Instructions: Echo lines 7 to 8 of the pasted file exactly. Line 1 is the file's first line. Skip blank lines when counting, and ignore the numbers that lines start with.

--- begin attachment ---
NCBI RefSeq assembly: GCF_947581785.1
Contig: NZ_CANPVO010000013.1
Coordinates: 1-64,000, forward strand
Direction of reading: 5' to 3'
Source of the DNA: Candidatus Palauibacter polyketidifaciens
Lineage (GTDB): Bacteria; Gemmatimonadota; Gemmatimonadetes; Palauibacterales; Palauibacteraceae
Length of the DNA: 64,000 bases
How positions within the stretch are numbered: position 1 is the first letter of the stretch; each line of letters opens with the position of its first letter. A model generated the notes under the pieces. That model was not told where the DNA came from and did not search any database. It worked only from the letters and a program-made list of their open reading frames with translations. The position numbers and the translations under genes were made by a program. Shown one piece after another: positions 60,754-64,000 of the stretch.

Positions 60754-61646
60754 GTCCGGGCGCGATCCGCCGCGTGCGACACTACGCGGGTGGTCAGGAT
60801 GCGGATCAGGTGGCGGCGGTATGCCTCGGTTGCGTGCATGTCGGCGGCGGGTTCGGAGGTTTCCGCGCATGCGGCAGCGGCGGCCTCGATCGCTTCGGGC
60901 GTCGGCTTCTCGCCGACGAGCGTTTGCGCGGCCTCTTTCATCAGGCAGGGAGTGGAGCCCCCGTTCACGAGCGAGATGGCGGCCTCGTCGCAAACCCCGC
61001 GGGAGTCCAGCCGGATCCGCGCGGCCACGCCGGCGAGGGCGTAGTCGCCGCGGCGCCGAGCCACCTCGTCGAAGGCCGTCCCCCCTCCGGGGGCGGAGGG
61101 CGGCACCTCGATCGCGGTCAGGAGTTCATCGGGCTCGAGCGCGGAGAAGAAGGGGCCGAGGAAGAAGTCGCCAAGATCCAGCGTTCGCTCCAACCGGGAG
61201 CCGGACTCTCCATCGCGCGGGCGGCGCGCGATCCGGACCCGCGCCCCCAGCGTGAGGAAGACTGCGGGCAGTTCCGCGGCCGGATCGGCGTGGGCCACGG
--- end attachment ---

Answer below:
Length of the DNA: 64,000 bases
How positions within the stretch are numbered: position 1 is the first letter of the stretch; each line of letters opens with the position of its first letter. A model generated the notes under the pieces. That model was not told where the DNA came from and did not search any database. It worked only from the letters and a program-made list of their open reading frames with translations. The position numbers and the translations under genes were made by a program. Shown one piece after another: positions 60,754-64,000 of the stretch.